In February 2011, the regime lifted the ban on Facebook and You Tube following unprecedented street protests on January 26, the day after the Egyptian protests began. (Before this, Syrians contravened the ban through proxy servers.) Soon, Facebook groups were organizing and even calling for a “Day of Rage” and encouraging people to come out to the streets to protest against the regime. Nothing came of this, though. Despite garnering thousands of “likes,” no one seemed to be following the directives of the new Facebook pages.61
The Internet’s impact in the Arab world has built upon the phenomenon of satellite television, particularly that of Al-Jazeera, which opened up new spaces of discourse and debate about political and human rights issues in the Arab world, thereby undermining the legitimacy and validity of state-owned news programs and the power structures underpinning them. While Al Jazeera instilled a powerful reformist spirit, blogs were particularly crucial in advancing and fortifying Arab activism efforts.
Before blogs, there were chat rooms, listservs, and email communication, all of which enhanced and expanded a cyber world of public discourse in some Arab states, but not in Syria. Some Egyptian bloggers called the Internet and social media “our lungs. If they cut them off, we will suffocate.” As a result of Internet communications technology (ICT), social isolation in the Arab world began to give way to the formation of communities of conversation and debate, which ultimately evolved into social movements that took to the streets and made history in the real world. Our “networked society,” to use Manuel Castell’s phrase, connects us horizontally and allows us not only to communicate, but to self-communicate and self-create.62 We not only consume the news, we now evaluate, filter, and respond to the news. We not only read headlines, our networked actions and reactions to breaking news can ripple out across countries and continents and make headlines.
While Western media paid considerable attention to Egypt’s uprising, the Syrian uprisings were not as well covered. Perhaps this is because Egypt is part of the West’s cultural imaginary. (Hollywood movies such as Raiders of the Lost Ark and popular culture depictions of pyramids, pharaohs, and the Valley of the Kings are all evidence of this.) Syria, a tightly controlled authoritarian state, had not been a destination for Western tourists, scholars, film producers, or even journalists for decades, so its street protests and popular struggles did not loom large in Western media coverage. While every major American news agency covered the uprising in Tahrir Square in Cairo in real time, news of protests and civil society activism in Syria did not always reach the rest of the world.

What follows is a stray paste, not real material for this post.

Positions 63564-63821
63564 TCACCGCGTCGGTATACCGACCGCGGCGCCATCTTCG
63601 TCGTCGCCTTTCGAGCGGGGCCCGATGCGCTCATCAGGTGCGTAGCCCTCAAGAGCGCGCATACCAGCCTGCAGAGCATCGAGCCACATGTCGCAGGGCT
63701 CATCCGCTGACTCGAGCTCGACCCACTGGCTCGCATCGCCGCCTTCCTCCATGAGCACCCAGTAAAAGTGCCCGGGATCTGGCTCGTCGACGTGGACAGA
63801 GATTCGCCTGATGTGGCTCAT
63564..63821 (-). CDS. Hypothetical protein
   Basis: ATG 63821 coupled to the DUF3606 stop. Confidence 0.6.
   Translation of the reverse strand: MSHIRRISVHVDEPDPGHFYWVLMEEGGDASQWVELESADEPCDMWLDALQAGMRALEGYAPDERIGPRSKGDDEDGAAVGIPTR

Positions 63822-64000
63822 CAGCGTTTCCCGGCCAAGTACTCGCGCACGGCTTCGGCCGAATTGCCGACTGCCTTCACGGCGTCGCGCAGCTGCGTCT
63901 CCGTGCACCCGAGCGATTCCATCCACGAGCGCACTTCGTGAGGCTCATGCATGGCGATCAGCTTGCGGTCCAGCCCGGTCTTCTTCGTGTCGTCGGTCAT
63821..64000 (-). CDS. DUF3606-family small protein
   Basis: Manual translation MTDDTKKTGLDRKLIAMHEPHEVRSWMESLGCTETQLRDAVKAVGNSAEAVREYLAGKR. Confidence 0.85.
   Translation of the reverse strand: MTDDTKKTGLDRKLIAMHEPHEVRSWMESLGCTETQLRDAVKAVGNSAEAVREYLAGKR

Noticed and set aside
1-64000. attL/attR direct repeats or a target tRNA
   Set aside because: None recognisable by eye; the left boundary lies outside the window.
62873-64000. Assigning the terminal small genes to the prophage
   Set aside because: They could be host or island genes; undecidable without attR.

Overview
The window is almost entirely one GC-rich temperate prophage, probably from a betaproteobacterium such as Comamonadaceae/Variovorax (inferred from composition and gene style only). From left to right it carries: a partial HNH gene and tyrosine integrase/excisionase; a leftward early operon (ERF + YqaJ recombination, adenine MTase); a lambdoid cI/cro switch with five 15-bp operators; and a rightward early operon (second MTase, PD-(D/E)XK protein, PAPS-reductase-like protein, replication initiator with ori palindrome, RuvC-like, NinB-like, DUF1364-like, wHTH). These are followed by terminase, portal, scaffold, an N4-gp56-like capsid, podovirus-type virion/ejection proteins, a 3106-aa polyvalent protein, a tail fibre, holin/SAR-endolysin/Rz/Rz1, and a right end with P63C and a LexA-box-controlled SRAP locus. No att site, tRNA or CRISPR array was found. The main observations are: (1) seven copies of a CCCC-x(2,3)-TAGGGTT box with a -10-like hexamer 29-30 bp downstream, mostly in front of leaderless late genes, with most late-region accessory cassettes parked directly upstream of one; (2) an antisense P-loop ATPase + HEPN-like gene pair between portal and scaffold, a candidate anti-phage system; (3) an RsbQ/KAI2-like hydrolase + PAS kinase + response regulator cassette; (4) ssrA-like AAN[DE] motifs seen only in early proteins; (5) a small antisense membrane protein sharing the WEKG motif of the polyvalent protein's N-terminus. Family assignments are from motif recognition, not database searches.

It seems that the Syrian regime underestimated its ability to channel or harness public opinion by lifting the ban on social media. Vigils, protests, and marches, all initially peaceful, began to appear on Syria’s streets, drawing larger and larger crowds. The response of the regime, unaccustomed to public political expression, was quick and brutally repressive. Rather than scaring people into silence, the regime now confronted an armed opposition. Within just one year, social media protests had become street protests, which became street battles between pro- and anti-regime forces. Globalization, as experienced in Syria, has revealed the limits of an authoritarian regime’s ability to control and constrain social action in the age of social media.
Syria is now experiencing flows of people across borders. Syrians are escaping to Turkey, Europe, Jordan, Lebanon and Iraq by the millions, creating the world’s worst refugee crisis. Meanwhile, drawn to the message of the Islamic State (IS), young men and women from across the Middle East and as far afield as Europe and North America are traveling to the IS controlled territories of eastern Syria and Western Iraq to join in a “global jihad.”
As the high-quality and gory video productions of IS demonstrate, technological and media resources, skills, and knowledge are flowing in and out of Syria’s borders. Financial flows in oil wealth are now in the hands of IS, and food resources are flowing into the country when possible from international non-governmental organizations such as Mercy Corps. Syria is an example of the disadvantages of globalization, as well as an illustration of how quickly one country’s crises can become global crises.